Why I Love East Buffalo

By Renata Toney

Published on | Last Updated

The sun rises on East Buffalo – a community with a renewed sense of hope and purpose. At 17 square miles, it is the city’s largest neighborhood, large enough to contain many smaller neighborhoods.

Since moving to Buffalo from downstate as a preschooler in 1967, I’ve lived in several of those neighborhoods. There are still sights, sounds and smells that ignite a rush of the past for me, like when we lived in the shadows of the Wonder Bread factory on Fougeron Street, where the smell of fresh bread baking saturated the air.

Renata Toney / Photo by Nancy J. Parisi

Jefferson Avenue, a tasty destination for good eats, was bustling with businesses. Wistfully, I inhale the heavenly, intoxicating aroma of John Young’s Wings and Things doused in mambo sauce or a Scottie’s Steak House hoagie.  I remember walking to War Memorial Stadium for Buffalo Bills games lovingly guided by my dad, holding my hand.

Our next move was to Hamlin Park, now a National Historic District dating back to developer Cicero Hamlin in 1858. In the 1950s, middle- and upper-class Blacks began purchasing homes in this area with a dream of overcoming racial injustice. 

As a curious 10-year-old, I rang the doorbell of trailblazing architect Robert T. Coles. I mistook the ultra-modern home and studio he designed and built as a museum amongst the neighboring vintage Humboldt Parkway dwellings. His kind wife, Sylvia, greeted me, delighted to hear why I was at their doorstep. After revealing it was a residence, she still invited me in for a tour. Looking in my rearview mirror, it really was a museum.

The John Young Wing Mural at Jefferson Ave & Carlton St / Photo by Buffalo Bike Tours

In 1982, my family purchased a home in the Kensington-Bailey (South) area, east of St. Gerard’s Parish. A few years after college, I migrated to North Buffalo where I lived for 23 years until I had the opportunity to reclaim and revitalize the beautiful home I had left behind on East Buffalo.

My vision was move in, flip it and move on after two years. But things changed. I fell deeply in love with the results of the restoration project and the folks around me. My neighbors are amazing, spirited people. I’ve met retired teachers, principals, law enforcement personnel, attorneys, business owners, civil service workers, and human resources and marketing professionals.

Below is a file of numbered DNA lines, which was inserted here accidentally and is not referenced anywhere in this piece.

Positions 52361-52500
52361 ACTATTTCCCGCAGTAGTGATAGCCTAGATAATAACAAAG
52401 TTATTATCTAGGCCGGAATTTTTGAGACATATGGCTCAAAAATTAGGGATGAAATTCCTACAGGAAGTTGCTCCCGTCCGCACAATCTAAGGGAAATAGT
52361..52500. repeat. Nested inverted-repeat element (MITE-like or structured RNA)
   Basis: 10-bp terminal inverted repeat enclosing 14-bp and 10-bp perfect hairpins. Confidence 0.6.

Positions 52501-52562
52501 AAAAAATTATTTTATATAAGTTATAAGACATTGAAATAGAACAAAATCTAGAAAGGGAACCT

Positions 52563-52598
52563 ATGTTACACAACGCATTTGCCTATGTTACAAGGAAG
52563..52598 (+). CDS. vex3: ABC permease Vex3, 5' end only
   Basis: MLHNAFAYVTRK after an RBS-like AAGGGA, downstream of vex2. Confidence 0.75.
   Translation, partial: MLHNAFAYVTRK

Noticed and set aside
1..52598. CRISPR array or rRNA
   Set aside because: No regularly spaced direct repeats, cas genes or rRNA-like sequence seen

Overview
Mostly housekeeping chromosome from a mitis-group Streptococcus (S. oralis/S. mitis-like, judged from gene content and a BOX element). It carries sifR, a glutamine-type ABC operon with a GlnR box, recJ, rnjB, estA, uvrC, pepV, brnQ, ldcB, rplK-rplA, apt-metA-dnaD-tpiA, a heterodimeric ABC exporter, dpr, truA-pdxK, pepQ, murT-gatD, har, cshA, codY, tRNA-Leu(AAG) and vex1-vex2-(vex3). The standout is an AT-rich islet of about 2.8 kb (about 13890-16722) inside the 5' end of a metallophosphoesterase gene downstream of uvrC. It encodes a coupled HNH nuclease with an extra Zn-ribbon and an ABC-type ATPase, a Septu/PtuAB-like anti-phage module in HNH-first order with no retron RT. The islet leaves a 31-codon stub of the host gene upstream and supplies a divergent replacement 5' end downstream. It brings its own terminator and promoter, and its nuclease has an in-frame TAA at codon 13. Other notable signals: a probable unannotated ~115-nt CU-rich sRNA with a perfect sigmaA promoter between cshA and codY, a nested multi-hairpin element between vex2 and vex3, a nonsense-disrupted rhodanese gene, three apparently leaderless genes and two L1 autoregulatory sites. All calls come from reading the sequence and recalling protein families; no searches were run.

Predominantly African-American, East Buffalo is far more diverse than it once was, with a growing number of new Americans — Yemenis, Bangladeshis, and Southeast Asians. My Muslim neighbors and their families walk to the former St. Gerard’s Parish for prayer, now a mosque. God bless America!

Photo by East Side Garden Walk

As a ReTree volunteer who is highly active in my block club, I’ve planted scores of trees — my neighbors have affectionately nicknamed me “The Tree Lady” or “Johnny Appleseed.”  An avid gardener, for the past two years I’ve participated in the East Side Garden Walk. To date, my 2020 Gardens Buffalo Niagara video continues to reign as their most viewed.

The Bennett-Wells American Legion Post and Auxiliary #1780, just a couple blocks away from my home, is a pillar of my community. After World War II, Blacks returning to Buffalo were not welcome to join existing American Legion posts, so they established their own in 1946. I enjoy the camaraderie, the stories and the unwavering support of veterans. They fund student scholarships and distribute holiday food baskets. It’s a cozy space brimming with kind, patriotic people who love this country.

Pine Grill Reunion / Photo by Rhea Anna

Sadly, many Buffalonians from other neighborhoods rarely explore East Buffalo – when we have so much to offer. We take great pride in annual summer happenings in Martin Luther King, Jr. Park, part of the historic Olmsted Park System: the Juneteenth celebration, Pappy Martin Legacy Masten Jazz Festival and Pine Grill Reunion. Each offers visitors an abundance of good times.

East Buffalo is also home to the Queen City Jazz Festival at the Colored Musician’s Club in the Michigan Street Heritage Corridor, the African American Cultural Center, Torn Space Theater and the Buffalo Museum of Science, which attracts thousands of families each year. Other signs of hope and renewal include the facelift of the Buffalo Central Terminal and the towering mural of civil rights activist John Lewis by artist Edreys Wajed. Not to be forgotten — East Buffalo’s roster of immaculate, palatial churches is unparalleled.

John Lewis Mural by Edreys Wajed & tree-lined Timon Street

Neighborhoods are more than a collection of people. While this neck of the woods has its struggles, East Buffalo is a diverse mishmash of independent communities with distinct character and history. It’s home to thousands of hearts, minds, and experiences. Many residents in my neighborhood could easily opt for suburban living, but they choose to stay. I also live in this multifaceted neighborhood by choice, inspired by the words of American novelist, literary critic, and scholar Ralph Ellison who wrote movingly about the “complexity of humanity.” 

Renata Toney headshot

Renata Toney

Renata Toney is a Marketing Communications Manager at the Burchfield Penney Art Center who loves art, gardening, and laughter but despises cold cereal. A community-builder, her donation of time and talent throughout her career to various organizations that boost Buffalo is far-reaching.